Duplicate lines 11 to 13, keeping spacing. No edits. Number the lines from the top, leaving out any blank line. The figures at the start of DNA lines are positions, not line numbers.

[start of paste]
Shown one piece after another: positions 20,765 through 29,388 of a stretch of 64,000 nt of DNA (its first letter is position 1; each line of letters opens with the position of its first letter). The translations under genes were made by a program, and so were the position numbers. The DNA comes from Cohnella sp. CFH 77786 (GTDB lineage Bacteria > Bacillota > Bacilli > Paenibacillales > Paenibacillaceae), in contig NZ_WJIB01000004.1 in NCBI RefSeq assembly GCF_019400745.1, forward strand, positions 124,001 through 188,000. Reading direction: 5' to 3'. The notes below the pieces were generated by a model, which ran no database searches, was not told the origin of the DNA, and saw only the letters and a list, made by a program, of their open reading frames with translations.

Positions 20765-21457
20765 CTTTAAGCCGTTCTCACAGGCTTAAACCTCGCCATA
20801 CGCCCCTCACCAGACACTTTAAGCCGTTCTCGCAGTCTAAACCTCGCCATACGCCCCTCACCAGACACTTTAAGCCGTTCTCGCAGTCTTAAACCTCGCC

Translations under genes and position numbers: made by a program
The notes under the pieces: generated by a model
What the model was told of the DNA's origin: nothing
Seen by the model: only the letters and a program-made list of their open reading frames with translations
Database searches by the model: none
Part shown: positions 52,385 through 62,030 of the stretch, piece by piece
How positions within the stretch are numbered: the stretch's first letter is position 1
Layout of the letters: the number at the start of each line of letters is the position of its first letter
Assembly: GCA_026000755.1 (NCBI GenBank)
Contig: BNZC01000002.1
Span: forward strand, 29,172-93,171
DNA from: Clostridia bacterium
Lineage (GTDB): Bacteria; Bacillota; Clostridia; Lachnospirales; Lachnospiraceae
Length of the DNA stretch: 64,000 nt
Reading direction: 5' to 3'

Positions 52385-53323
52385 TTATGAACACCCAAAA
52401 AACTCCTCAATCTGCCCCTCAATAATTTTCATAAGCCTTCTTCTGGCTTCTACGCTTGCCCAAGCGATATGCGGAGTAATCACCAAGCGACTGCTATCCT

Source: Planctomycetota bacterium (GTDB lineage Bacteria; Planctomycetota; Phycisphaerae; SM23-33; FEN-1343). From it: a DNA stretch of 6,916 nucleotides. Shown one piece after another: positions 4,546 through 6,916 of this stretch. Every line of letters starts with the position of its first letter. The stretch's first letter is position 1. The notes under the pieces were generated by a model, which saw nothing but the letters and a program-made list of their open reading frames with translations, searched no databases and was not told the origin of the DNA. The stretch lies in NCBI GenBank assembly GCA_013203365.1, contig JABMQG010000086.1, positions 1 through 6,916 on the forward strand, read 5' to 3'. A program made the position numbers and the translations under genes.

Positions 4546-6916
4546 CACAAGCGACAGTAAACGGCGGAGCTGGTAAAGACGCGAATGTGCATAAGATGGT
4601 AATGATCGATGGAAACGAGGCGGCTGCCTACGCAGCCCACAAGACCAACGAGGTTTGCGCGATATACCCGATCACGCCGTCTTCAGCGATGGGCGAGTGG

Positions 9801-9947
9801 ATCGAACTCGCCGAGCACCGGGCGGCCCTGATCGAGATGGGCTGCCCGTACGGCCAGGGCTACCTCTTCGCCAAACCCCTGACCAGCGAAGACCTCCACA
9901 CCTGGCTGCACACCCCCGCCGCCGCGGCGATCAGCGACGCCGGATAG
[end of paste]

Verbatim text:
How positions within the stretch are numbered: the stretch's first letter is position 1
Layout of the letters: the number at the start of each line of letters is the position of its first letter
Assembly: GCA_026000755.1 (NCBI GenBank)